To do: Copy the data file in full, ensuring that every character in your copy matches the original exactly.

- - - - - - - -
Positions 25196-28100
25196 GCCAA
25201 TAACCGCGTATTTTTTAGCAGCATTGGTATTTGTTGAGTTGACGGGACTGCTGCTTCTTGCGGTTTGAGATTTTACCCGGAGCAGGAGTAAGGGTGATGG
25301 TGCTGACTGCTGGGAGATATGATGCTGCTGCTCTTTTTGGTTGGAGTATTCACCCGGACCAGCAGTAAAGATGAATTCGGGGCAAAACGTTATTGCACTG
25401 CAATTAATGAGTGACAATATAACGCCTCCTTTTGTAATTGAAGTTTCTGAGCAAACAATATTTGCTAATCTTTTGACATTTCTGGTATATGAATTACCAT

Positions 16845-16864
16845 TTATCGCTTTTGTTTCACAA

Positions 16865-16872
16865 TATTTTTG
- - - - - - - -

Positions 25196-28100
25196 GCCAA
25201 TAACCGCGTATTTTTTAGCAGCATTGGTATTTGTTGAGTTGACGGGACTGCTGCTTCTTGCGGTTTGAGATTTTACCCGGAGCAGGAGTAAGGGTGATGG
25301 TGCTGACTGCTGGGAGATATGATGCTGCTGCTCTTTTTGGTTGGAGTATTCACCCGGACCAGCAGTAAAGATGAATTCGGGGCAAAACGTTATTGCACTG
25401 CAATTAATGAGTGACAATATAACGCCTCCTTTTGTAATTGAAGTTTCTGAGCAAACAATATTTGCTAATCTTTTGACATTTCTGGTATATGAATTACCAT

Positions 16845-16864
16845 TTATCGCTTTTGTTTCACAA

Positions 16865-16872
16865 TATTTTTG